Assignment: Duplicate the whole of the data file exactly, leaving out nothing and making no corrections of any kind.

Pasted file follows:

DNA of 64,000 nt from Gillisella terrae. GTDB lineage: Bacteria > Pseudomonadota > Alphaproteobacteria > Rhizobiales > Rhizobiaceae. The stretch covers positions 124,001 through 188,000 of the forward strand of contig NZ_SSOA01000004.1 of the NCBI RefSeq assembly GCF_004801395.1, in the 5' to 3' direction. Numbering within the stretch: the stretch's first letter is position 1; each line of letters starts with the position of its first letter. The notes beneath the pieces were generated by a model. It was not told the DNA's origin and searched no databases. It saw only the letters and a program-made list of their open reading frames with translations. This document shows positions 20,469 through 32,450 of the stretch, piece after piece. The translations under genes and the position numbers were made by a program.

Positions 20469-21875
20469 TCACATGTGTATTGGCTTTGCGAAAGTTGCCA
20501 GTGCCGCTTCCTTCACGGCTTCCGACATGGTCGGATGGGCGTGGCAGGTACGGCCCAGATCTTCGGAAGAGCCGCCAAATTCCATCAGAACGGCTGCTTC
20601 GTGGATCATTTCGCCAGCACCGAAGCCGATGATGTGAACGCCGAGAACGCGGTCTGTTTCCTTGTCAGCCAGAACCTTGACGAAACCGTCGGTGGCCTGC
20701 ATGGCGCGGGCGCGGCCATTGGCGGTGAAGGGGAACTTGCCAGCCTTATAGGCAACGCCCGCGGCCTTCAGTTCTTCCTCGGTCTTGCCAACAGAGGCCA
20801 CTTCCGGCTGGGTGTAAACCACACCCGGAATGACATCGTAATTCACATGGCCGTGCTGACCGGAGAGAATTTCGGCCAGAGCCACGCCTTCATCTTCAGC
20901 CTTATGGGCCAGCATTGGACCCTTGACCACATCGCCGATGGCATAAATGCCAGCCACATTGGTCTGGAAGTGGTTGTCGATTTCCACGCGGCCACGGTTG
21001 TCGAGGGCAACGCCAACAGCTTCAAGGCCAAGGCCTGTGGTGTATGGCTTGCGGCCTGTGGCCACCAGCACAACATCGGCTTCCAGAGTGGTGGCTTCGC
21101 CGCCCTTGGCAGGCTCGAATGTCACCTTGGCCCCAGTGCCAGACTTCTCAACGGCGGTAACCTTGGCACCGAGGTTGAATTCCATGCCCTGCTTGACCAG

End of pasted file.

DNA of 64,000 nt from Gillisella terrae. GTDB lineage: Bacteria > Pseudomonadota > Alphaproteobacteria > Rhizobiales > Rhizobiaceae. The stretch covers positions 124,001 through 188,000 of the forward strand of contig NZ_SSOA01000004.1 of the NCBI RefSeq assembly GCF_004801395.1, in the 5' to 3' direction. Numbering within the stretch: the stretch's first letter is position 1; each line of letters starts with the position of its first letter. The notes beneath the pieces were generated by a model. It was not told the DNA's origin and searched no databases. It saw only the letters and a program-made list of their open reading frames with translations. This document shows positions 20,469 through 32,450 of the stretch, piece after piece. The translations under genes and the position numbers were made by a program.

Positions 20469-21875
20469 TCACATGTGTATTGGCTTTGCGAAAGTTGCCA
20501 GTGCCGCTTCCTTCACGGCTTCCGACATGGTCGGATGGGCGTGGCAGGTACGGCCCAGATCTTCGGAAGAGCCGCCAAATTCCATCAGAACGGCTGCTTC
20601 GTGGATCATTTCGCCAGCACCGAAGCCGATGATGTGAACGCCGAGAACGCGGTCTGTTTCCTTGTCAGCCAGAACCTTGACGAAACCGTCGGTGGCCTGC
20701 ATGGCGCGGGCGCGGCCATTGGCGGTGAAGGGGAACTTGCCAGCCTTATAGGCAACGCCCGCGGCCTTCAGTTCTTCCTCGGTCTTGCCAACAGAGGCCA
20801 CTTCCGGCTGGGTGTAAACCACACCCGGAATGACATCGTAATTCACATGGCCGTGCTGACCGGAGAGAATTTCGGCCAGAGCCACGCCTTCATCTTCAGC
20901 CTTATGGGCCAGCATTGGACCCTTGACCACATCGCCGATGGCATAAATGCCAGCCACATTGGTCTGGAAGTGGTTGTCGATTTCCACGCGGCCACGGTTG
21001 TCGAGGGCAACGCCAACAGCTTCAAGGCCAAGGCCTGTGGTGTATGGCTTGCGGCCTGTGGCCACCAGCACAACATCGGCTTCCAGAGTGGTGGCTTCGC
21101 CGCCCTTGGCAGGCTCGAATGTCACCTTGGCCCCAGTGCCAGACTTCTCAACGGCGGTAACCTTGGCACCGAGGTTGAATTCCATGCCCTGCTTGACCAG